34 (129) 2018
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It's all about trust

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Inga Beale, CEO of Lloyd's of London, visited Warsaw in April and spoke to Michael Dembinski about how she sees the Polish market and how the world's oldest insurance market plans to deal with the effects of Brexit.

The economic progress so clearly visible across Warsaw does not leave visitors unmoved. "I am genuinely impressed, but I have to say the news about Poland not is leaking out to the UK, the fact that Polish economy is doing so well not talked about," says Inga Beale. "It is  terrific news.  It's incredibly positive – the insurance brokers I've talked to are so upbeat – I was pleasantly surprised – it's terrific that Poland is looking to be more independent, getting its own strength." On the insurance side? "The only thing is that life insurance is not tracking GDP growth, while non-life [car, home etc] is." This suggests a potential upside.”

Last year in Poland, Lloyds saw 25% growth, from €43m in 2016 to €57m. "We are seldom competing with local players. We complement or compete, we provide reinsurance expertise and a product label. We come in with a partnership mentality," says Ms Beale.

How does she see the Polish corporate landscape, with state-owned firms competing with multinational investors? "Yes, the state-owned firms are very dominant in the insurance space. They are confident and ambitious, but there are challenges, says Ms Beale. Can state-dominated companies thrive? "We met a French data analytics AI start-up. I asked them about what they're doing to attract investors. They said they have all the cash they need – government funding. This is not necessarily the right model. Start-up entrepreneurs learn through failure, through taking risks. Big state-owned businesses don't like surprises, they tend to limit innovative thought and crush ideas."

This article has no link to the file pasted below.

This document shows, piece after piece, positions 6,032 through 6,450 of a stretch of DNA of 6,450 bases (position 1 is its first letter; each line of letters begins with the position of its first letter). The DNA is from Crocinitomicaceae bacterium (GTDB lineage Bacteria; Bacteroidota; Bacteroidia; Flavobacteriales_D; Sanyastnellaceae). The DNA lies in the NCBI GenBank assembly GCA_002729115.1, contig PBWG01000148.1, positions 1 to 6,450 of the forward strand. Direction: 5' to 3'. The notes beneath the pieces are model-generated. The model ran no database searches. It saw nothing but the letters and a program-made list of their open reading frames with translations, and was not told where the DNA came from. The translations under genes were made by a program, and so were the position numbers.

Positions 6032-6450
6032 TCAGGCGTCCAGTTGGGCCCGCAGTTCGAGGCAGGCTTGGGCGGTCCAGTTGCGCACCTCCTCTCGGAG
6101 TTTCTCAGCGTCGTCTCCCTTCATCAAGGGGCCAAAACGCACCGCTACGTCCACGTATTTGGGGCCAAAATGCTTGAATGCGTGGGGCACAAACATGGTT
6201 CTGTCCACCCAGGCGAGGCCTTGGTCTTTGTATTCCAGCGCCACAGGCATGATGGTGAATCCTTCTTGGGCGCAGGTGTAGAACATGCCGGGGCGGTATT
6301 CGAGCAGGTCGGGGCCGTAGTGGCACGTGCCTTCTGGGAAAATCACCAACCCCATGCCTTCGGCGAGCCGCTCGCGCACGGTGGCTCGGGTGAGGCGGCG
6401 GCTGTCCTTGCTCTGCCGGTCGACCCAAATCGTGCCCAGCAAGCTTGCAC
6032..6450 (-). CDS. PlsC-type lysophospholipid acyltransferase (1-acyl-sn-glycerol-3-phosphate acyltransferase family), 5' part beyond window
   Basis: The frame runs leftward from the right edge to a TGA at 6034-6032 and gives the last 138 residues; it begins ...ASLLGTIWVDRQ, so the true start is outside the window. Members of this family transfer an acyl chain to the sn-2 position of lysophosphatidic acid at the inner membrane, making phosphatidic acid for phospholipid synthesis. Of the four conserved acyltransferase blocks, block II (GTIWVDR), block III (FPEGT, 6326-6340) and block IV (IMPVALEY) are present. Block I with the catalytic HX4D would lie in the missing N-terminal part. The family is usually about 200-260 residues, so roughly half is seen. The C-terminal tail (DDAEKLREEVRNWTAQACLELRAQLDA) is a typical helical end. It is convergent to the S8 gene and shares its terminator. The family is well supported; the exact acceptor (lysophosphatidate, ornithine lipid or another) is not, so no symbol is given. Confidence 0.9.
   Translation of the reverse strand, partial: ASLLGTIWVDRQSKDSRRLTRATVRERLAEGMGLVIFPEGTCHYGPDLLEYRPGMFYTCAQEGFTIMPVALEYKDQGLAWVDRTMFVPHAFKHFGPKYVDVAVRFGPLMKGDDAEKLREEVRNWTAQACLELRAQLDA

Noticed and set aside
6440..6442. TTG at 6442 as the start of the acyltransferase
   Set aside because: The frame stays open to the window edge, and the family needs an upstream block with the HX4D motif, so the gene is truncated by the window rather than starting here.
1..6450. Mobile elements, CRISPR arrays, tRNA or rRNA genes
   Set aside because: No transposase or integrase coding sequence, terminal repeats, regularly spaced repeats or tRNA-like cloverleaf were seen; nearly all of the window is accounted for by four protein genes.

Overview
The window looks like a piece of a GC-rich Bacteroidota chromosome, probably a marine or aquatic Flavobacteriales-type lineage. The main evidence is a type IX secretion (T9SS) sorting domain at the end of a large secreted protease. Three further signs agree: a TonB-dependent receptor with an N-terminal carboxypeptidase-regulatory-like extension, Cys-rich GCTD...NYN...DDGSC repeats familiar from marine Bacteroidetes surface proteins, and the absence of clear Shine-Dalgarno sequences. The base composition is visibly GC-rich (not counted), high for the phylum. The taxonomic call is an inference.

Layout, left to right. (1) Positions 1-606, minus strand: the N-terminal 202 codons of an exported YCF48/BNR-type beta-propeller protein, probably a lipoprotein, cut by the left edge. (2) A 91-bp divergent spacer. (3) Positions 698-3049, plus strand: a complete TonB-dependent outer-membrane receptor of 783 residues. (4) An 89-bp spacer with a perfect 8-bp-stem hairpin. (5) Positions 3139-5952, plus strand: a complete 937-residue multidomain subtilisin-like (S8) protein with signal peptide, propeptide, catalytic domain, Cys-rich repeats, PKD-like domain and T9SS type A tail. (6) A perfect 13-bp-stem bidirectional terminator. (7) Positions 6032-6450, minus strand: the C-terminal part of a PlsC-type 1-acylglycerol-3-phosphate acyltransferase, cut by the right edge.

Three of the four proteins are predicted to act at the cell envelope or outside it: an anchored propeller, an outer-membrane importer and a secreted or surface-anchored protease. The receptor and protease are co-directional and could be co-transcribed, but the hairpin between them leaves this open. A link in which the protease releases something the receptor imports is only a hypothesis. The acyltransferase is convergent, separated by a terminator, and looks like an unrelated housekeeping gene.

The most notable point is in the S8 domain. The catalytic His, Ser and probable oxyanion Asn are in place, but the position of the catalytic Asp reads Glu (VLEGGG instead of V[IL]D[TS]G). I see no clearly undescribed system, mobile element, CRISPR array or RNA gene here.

Nevertheless, Poland remains an interesting market for Lloyd's of London. "We are interested – very interested – in any economy that's growing. It's a market for new, specialist insurance. we're introducing new products. Cyber insurance, kidnap and ransom insurance, terrorism. Political risk insurance. We help companies de-risk investment," she says.

Putting this into a historical perspective – Lloyd's of London goes back over 330 years – Ms Beale (its first-ever female CEO), says "Our flows of revenues go hand in hand with developing economy. We see ourselves as enabling human progress, by insuring new inventions. In the 20th century, from the motor car to the satellite, we have been insuring new technologies." By doing so, Lloyd's insurance has created an atmosphere of trust around a new invention, that makes investors less wary of it.

"Lloyd's has paid out every valid claim in its history. In 1906, San Francisco was destroyed by the fire in the aftermath of the earthquake; many buildings had earthquake cover but were not covered for fire damage; Lloyd's paid out all the claims regardless, so cementing its reputation. Protecting that brand, based on trust. That trust is intrinsic. The contract is based on utmost good faith; the insured party reveals all the facts before the insurance is concluded."